Monday, March 7, 2016

The weight of stuff

Near-towns hikes used to be where I’d go when time was limited, back when I lived in a town.  Now, towns are places to pass through briefly to stock up on groceries and find wifi.  Driving through Gallup, NM on the way to go backpacking, the rock formation above town looked interesting enough to check out on a dayhike at Red Rock Park.

Starting out, the urban feel pervades.  Parking is by the Church Rock post office, then walking through trash-strewn, wide open sand. 
Heading out from the Church Rock Trailhead.
My backpack is filled up with stuff, not my daypack but my full pack. For a six mile dayhike, but what else can I do?  Backpacking gear, electronics, and laptop (which I have along for my wifi pilgrimage—yes that’s for you, dear readers, so I can upload my blog posts). 
Getting closer to Church Rock
Ever since my tire was slashed several years ago at a trailhead, I don’t feel safe leaving valuables in my trunk at trailheads.  
Getting close to the edge to look into the depths of the canyon.
As much as I try to convince myself it’s ALL replaceable.  I think about what it was like when my house was broken into a few years ago and the box where I kept all my mementos and jewelry from my mom and great-grandma was stolen.  In some ways, it freed me to loose all that. Nothing I have now holds meaning like those items. 
Tall ponderosa peeking out.
Now it’s about the financial cost and the time it would take to sew all new DIY gear when my sewing machine is 2000 miles away.  And I want to protect myself from feeling that kind of loss again.  Also, maybe I’m more attached to my hammock and DIY top quilt that I’ve carried for so many miles than I want to admit.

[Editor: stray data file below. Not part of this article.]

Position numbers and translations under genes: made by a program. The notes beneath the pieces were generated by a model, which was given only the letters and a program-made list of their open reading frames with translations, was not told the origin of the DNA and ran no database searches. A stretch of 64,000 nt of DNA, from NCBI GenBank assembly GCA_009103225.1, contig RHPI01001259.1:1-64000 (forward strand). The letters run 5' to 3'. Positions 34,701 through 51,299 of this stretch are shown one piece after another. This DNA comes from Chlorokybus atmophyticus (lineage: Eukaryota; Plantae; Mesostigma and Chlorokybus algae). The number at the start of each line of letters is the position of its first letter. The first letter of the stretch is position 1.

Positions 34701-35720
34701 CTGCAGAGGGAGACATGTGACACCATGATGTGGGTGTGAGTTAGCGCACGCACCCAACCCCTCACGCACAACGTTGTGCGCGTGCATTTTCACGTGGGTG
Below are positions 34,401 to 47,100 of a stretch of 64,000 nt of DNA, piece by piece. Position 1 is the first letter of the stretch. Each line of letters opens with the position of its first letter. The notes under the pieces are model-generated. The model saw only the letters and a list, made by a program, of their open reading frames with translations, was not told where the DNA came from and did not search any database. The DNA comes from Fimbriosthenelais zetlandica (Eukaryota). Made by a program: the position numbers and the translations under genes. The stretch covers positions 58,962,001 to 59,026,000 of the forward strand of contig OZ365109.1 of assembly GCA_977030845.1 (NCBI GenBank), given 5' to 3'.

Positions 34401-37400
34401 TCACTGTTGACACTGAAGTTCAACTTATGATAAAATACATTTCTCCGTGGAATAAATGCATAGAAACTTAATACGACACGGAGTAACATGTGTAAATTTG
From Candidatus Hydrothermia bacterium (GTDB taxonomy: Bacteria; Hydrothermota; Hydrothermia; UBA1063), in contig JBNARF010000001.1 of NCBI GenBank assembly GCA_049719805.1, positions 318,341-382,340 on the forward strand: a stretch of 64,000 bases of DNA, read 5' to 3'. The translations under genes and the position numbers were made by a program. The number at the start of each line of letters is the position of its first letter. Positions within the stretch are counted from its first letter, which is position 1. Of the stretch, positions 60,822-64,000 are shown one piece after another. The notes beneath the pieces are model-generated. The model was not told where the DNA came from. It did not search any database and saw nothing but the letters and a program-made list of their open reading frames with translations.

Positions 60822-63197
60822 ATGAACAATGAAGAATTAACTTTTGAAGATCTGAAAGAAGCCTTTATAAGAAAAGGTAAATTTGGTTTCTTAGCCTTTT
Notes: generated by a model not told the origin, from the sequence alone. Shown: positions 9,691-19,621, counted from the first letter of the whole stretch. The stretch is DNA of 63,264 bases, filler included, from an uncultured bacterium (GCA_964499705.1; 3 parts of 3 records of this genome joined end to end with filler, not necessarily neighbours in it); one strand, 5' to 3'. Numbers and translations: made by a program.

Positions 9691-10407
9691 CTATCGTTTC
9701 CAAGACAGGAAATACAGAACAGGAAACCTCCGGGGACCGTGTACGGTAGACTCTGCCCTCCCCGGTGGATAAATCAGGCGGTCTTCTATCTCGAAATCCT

A tree.  Pretty to look at but not one I’d want to hang from. 
Once I start climbing, it feels good to have the weight against my back.  Centered, balanced, energizing.  The laptop fills in for the weight of food, and it feels like heading out for a few days on the trail. 
The view from on top of Pyramid Rock provided perspective on the whole valley and Zuni Mountains to the south.
Maybe my legs are strengthened by carrying all this along.  Maybe this is keeping me in shape for backpacking.  After all, I’m always glad when I head out backpacking and my pack feels weightless since I’m so used to carrying a full pack around all the time.

Or maybe that’s just rationalizing.  What would it feel like to be totally free to leave it all behind?

More information

Red Rock Park


  1. Hi! Stuff. I did not want my stuff back when we settled down. It wasn't a lot, but it was a lot. And now, of course, we've got even more of it all. I'd love to go through and get rid of even more!

    Happy hiking! Stay safe!

    1. Thanks, Misti! The wanting less stuff sure is one of the legacies of being a backpacker, especially after coming back from the long hikes.